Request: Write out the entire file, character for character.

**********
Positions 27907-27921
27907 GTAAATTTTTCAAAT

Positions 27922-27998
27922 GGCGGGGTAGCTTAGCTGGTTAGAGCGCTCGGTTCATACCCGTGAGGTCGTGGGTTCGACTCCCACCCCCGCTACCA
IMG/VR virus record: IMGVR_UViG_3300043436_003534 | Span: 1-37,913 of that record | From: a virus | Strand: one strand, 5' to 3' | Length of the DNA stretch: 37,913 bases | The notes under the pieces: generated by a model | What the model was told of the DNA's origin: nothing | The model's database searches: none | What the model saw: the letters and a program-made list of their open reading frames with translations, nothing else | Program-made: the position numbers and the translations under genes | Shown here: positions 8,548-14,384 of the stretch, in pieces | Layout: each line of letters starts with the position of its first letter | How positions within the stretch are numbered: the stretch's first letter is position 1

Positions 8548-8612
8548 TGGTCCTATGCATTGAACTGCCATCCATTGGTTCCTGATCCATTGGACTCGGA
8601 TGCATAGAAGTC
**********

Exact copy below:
Positions 27907-27921
27907 GTAAATTTTTCAAAT

Positions 27922-27998
27922 GGCGGGGTAGCTTAGCTGGTTAGAGCGCTCGGTTCATACCCGTGAGGTCGTGGGTTCGACTCCCACCCCCGCTACCA
IMG/VR virus record: IMGVR_UViG_3300043436_003534 | Span: 1-37,913 of that record | From: a virus | Strand: one strand, 5' to 3' | Length of the DNA stretch: 37,913 bases | The notes under the pieces: generated by a model | What the model was told of the DNA's origin: nothing | The model's database searches: none | What the model saw: the letters and a program-made list of their open reading frames with translations, nothing else | Program-made: the position numbers and the translations under genes | Shown here: positions 8,548-14,384 of the stretch, in pieces | Layout: each line of letters starts with the position of its first letter | How positions within the stretch are numbered: the stretch's first letter is position 1

Positions 8548-8612
8548 TGGTCCTATGCATTGAACTGCCATCCATTGGTTCCTGATCCATTGGACTCGGA
8601 TGCATAGAAGTC